Pro lifers launch euthanasia campaign
Pro-life group the Society for the Protection of Unborn Children (SPUC) has warned that mistakes made before the legalisation of abortion could be repeated over euthanasia.
It is launching one of its biggest ever campaigns against the draft Mental Incapacity Bill, including a parliamentary lobby next month.
John Smeaton, SPUCís national director, said: ìIn 1966 and 1967 leading figures argued that parliament would never legalise abortion and that, in particular, the Catholic church should not speak out too loudly for fear of linking opposition to abortion too closely with Catholicism. As a consequence, the voice of at least two million pro-life citizens was muted and, since abortion was legalised, over six million children have been killed in the womb.
ìSome people are now saying that parliament will never legalise euthanasia. They say parliamentarians will amend the draft Mental Incapacity Bill when they are told that it will legalise euthanasia by neglect of reasonable care, including the starvation and dehydration of mentally incapacitated patients. It is said that the euthanasia sections of the Bill can be defeated and the good things in the Bill will be left intact. In the light of nearly 40 yearsí pro-life political experience, SPUC considers that such arguments are wrong for three reasons.
ìFirstly, it is wrong to argue that the euthanasia elements in this Bill can be removed leaving just the good parts. The key mechanisms authorised by the Bill and the fundamental principles it enshrines ñ autonomy, best interests, advance directives, powers of attorney ñ have been designed to allow euthanasia by neglect and, in some cases, to require it. This is the essential purpose of the Bill, as the commentary by Dr John Fleming, published by SPUC, makes clear.
ìSecondly, the government and the committee of peers and MPs which considered the Bill simply deny that the Bill authorises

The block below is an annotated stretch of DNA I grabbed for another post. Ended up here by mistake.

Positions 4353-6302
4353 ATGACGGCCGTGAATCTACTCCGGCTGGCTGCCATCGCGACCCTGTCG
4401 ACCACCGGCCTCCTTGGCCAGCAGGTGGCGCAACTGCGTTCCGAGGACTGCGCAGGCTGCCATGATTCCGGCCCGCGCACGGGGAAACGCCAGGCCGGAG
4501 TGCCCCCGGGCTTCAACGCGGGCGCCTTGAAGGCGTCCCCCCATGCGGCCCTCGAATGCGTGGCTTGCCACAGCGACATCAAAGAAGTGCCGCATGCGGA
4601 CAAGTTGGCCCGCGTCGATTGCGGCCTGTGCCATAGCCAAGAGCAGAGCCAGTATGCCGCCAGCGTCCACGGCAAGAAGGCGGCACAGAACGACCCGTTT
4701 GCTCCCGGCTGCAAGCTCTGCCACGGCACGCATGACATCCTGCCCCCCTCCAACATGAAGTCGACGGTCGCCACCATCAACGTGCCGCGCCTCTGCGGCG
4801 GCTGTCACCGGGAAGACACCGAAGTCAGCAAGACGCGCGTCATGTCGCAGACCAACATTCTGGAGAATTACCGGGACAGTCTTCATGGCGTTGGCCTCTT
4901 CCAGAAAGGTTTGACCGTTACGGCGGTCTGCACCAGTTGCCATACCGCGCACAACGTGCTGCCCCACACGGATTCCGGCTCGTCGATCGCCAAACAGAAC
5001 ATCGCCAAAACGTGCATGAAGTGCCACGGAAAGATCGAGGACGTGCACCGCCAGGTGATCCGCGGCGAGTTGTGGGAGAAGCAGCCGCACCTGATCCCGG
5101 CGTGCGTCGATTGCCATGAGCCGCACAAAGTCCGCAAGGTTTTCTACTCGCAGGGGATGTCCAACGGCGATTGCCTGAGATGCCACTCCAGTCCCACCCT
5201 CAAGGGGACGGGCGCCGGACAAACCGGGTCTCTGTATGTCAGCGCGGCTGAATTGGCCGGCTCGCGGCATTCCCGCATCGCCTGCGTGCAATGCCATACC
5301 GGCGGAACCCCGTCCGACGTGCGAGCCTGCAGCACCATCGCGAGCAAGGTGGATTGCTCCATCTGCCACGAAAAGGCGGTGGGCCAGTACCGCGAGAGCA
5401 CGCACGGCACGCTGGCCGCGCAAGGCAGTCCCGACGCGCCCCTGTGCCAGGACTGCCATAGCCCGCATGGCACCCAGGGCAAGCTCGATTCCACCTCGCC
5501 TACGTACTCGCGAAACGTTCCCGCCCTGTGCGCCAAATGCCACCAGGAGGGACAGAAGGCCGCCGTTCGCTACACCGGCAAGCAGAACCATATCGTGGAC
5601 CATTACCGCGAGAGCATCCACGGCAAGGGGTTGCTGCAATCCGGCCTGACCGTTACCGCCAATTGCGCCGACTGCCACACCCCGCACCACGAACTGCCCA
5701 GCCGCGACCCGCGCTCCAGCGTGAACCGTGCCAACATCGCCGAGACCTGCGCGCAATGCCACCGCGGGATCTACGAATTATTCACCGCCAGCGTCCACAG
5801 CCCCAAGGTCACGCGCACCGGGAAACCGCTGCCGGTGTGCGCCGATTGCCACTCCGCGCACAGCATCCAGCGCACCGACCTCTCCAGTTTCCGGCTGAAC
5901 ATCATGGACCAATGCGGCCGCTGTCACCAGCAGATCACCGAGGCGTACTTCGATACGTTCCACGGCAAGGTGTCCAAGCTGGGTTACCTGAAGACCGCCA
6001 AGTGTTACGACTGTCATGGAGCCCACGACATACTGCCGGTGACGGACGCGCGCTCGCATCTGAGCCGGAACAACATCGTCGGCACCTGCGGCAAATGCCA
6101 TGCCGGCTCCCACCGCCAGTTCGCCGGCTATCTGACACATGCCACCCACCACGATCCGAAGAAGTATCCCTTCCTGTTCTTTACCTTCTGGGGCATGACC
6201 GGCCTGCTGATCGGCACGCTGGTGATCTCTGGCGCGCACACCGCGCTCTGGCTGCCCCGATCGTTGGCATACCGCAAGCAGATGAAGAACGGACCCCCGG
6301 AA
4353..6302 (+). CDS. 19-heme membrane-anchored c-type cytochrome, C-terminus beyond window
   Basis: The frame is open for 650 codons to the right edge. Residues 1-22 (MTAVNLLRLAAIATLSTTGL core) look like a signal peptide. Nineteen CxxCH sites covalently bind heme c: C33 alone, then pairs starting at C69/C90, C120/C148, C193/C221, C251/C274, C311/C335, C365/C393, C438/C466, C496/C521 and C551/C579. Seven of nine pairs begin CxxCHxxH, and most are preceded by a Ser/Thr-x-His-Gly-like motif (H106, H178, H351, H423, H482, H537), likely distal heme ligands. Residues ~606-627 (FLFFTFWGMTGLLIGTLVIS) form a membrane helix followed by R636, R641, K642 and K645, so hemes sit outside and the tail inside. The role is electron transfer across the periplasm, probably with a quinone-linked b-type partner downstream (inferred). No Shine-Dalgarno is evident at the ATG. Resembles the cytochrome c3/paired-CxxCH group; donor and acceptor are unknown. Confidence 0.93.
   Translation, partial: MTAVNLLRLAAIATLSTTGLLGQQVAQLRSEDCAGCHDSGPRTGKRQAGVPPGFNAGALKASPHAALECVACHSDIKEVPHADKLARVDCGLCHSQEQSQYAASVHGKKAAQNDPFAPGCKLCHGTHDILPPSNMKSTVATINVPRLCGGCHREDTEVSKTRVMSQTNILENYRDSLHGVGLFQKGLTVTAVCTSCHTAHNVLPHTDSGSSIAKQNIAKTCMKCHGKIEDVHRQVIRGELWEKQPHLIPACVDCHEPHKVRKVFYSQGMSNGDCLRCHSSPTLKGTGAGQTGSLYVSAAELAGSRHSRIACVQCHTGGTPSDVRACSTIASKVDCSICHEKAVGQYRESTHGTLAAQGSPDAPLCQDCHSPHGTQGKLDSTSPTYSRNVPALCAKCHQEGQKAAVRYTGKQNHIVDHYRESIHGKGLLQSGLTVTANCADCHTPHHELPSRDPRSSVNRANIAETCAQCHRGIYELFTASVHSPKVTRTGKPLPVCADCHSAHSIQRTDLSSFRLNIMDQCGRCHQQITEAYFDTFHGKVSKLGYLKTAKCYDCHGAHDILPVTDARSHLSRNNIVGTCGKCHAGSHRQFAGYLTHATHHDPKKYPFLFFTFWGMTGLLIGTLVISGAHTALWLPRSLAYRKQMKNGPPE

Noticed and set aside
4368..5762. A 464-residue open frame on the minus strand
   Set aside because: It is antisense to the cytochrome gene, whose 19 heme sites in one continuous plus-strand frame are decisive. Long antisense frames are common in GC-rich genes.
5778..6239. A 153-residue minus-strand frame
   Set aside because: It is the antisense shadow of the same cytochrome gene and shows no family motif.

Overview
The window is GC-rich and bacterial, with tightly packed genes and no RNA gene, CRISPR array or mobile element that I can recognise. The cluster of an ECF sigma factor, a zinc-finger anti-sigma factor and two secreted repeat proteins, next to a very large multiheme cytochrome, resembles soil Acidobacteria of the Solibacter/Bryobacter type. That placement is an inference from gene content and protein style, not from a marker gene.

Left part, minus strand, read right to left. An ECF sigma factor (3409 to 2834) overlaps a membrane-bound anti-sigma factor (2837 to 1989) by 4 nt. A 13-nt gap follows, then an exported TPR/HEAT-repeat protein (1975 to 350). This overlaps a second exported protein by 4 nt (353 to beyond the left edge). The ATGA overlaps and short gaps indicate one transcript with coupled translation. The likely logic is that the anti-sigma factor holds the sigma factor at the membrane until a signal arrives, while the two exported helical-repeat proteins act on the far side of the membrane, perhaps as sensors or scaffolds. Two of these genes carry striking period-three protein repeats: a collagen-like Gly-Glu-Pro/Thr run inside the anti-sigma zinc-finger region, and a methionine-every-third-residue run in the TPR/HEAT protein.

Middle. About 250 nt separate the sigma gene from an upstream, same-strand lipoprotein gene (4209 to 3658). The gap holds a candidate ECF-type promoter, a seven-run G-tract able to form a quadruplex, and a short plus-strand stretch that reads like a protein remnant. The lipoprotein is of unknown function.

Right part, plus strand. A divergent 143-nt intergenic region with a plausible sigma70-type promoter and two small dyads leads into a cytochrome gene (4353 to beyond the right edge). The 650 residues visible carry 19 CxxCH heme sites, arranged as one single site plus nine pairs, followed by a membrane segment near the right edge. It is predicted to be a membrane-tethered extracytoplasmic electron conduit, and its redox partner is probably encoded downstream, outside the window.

euthanasia by neglect and, once the Bill is introduced to parliament, this false message will be ruthlessly promoted with all the authority and resources which belong to government. Many pro-lifers will remember the debate in parliament in 1990 when MPs voted to allow abortion up to birth. Mr Kenneth Clarke MP, the then secretary of state for health, misled parliament, saying that doctors would do everything they could to save the life of the baby when carrying out a late abortion of a viable child.
ìThirdly, the present government has a history of pushing measures through parliament in spite of profound opposition in many sections of society and substantial opposition in the House of Commons. They have done this on issues such as tuition fees and foundation hospitals.
ìFuture generations will find it hard to forgive us if we fail to learn the political lessons of the past. The pro-life movement must marshal its forces along with the Christian churches, those of other faiths and all men and women of good will. The draft Mental Incapacity Bill equals euthanasia by neglect. That is the message we must get to MPs before itís too late. The government must be stopped in its tracks and action must be taken now to ensure that this terrible Bill, which will criminalise pro-life doctors and cause the deaths of countless vulnerable people, is never introduced to parliament.î
SPUC is preparing a leaflet which will encourage people to lobby their MPs on these dangers. SPUC members in England and Wales will go to the Westminster parliament on the 27th and 28th of next month. Supporters in Scotland will lobby their MPs in their constituencies at around the same time. There will be a briefing booklet for constituents.
The government last month endorsed the main thrust of the draft Mental Incapacity Bill.